So, you've started using employee engagement surveys to better understand your employees' engagement level, motivations, goals, and more, great! Now, what to do with employee survey results?
This is a logical question, especially given that there are so many different surveys you can perform to get insights into how your workforce is operating. (If you're still looking into performing surveys, you can take a look at our post about them here.)
No matter what surveys you've done, though, the real benefit of them is that they help you understand more about your workforce in general. With the results in hand, you can then look at how to customize your engagement plan with individual employees.
To help better understand this process, let's look at a few different ways you can use surveys.
What to Do With Employee Survey Results: Remember to Not Make Blanket Solutions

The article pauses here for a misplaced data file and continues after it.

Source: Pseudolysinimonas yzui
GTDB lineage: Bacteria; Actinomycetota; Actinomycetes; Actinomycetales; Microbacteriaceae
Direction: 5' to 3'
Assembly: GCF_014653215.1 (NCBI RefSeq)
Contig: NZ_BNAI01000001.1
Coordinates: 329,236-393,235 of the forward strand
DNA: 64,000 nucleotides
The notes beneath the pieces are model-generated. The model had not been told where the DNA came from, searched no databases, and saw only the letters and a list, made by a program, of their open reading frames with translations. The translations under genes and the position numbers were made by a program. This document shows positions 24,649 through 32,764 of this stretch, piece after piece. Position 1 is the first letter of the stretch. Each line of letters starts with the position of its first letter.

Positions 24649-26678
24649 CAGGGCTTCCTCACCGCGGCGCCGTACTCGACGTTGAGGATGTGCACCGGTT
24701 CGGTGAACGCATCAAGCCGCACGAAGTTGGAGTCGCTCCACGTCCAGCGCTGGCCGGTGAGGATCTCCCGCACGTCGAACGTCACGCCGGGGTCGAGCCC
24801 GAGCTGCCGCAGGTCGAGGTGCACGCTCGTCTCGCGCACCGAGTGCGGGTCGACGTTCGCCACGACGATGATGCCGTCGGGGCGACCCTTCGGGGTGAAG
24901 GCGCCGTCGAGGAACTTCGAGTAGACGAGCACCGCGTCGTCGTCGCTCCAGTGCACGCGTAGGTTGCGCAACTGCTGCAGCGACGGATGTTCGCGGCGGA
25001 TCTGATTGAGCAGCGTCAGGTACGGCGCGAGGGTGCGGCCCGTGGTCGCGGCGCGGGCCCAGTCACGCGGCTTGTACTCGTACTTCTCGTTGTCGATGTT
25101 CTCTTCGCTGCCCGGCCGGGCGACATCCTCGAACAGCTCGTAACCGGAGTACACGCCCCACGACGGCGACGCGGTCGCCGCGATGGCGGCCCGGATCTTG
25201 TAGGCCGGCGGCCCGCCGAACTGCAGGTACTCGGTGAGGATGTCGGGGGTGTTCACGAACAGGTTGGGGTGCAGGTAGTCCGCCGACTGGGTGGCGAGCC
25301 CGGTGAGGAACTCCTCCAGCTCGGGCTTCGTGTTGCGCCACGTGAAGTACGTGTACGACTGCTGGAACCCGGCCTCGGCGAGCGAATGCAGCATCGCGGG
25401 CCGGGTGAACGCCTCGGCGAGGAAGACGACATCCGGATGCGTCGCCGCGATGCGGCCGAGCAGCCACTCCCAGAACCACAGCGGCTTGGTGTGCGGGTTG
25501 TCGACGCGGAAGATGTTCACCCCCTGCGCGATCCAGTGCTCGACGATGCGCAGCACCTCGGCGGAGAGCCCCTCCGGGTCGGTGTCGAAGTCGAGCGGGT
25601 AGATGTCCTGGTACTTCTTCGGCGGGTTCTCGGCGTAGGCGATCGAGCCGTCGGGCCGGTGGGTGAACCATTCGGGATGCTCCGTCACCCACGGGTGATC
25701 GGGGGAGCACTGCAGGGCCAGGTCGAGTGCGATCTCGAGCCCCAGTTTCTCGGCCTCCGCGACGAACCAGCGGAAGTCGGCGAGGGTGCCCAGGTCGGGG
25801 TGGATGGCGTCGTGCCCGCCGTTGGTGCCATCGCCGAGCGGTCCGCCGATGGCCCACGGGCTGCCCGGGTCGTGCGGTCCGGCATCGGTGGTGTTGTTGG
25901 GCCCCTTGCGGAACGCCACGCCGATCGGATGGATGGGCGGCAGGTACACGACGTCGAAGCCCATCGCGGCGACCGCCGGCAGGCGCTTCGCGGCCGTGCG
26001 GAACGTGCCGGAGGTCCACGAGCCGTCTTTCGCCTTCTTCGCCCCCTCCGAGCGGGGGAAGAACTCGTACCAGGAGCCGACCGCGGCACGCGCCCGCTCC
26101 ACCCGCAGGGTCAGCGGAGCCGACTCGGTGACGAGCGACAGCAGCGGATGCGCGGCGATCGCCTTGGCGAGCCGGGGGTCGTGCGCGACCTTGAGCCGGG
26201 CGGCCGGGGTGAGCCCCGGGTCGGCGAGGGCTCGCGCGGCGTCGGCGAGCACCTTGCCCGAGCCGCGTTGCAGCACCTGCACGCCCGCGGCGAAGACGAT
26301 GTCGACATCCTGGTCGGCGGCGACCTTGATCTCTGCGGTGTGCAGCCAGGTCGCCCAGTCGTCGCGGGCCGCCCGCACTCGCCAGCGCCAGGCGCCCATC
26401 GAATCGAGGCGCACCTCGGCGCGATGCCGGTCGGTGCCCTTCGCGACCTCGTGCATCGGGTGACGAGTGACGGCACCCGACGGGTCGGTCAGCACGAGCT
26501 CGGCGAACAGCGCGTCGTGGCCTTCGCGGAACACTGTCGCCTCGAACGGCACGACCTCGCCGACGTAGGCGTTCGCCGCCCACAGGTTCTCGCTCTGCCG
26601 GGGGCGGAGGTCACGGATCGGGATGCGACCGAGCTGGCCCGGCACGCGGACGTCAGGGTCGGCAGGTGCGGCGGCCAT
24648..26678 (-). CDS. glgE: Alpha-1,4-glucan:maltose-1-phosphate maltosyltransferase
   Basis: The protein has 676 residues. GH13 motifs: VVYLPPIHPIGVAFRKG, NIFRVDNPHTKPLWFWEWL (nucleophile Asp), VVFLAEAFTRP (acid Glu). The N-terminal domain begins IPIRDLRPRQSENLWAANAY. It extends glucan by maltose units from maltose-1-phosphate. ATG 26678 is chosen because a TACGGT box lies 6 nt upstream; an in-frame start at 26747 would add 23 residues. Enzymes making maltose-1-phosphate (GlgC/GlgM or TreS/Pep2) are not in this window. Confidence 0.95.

One of the biggest mistakes companies make when trying to increase their employee engagement is to implement a strategy that works "across the board."
This is never a great idea because people are fundamentally different. They are motivated by different things. They have different goals - both personally and professionally. And, most of all, by using a solution across the board you may actually turn engaged workers into less engaged ones because you are forcing them to do something that they just don't want to.
So, it's important to remember that employee engagement starts and stops with the individual employee. Your surveys should shed light on what these employees are thinking and feeling, giving you ideas to increase their engagement by fostering their talents, helping them meet their goals, and aligning more with what they want to do.
Now, of course, this can be hard. We're not saying it will be a cakewalk by any means. However, if you truly want to engage your staff, surveys are great but you need to use that data on an individual level to make a real difference. Having just one employee become more engaged is more valuable that simply ticking a box that says "we've implemented a new policy to increase employee engagement."
What to Do With Employee Survey Results: Find Hidden Talent
One of the coolest results gained from conducting employee surveys is that is allows you to find hidden talent inside your workforce.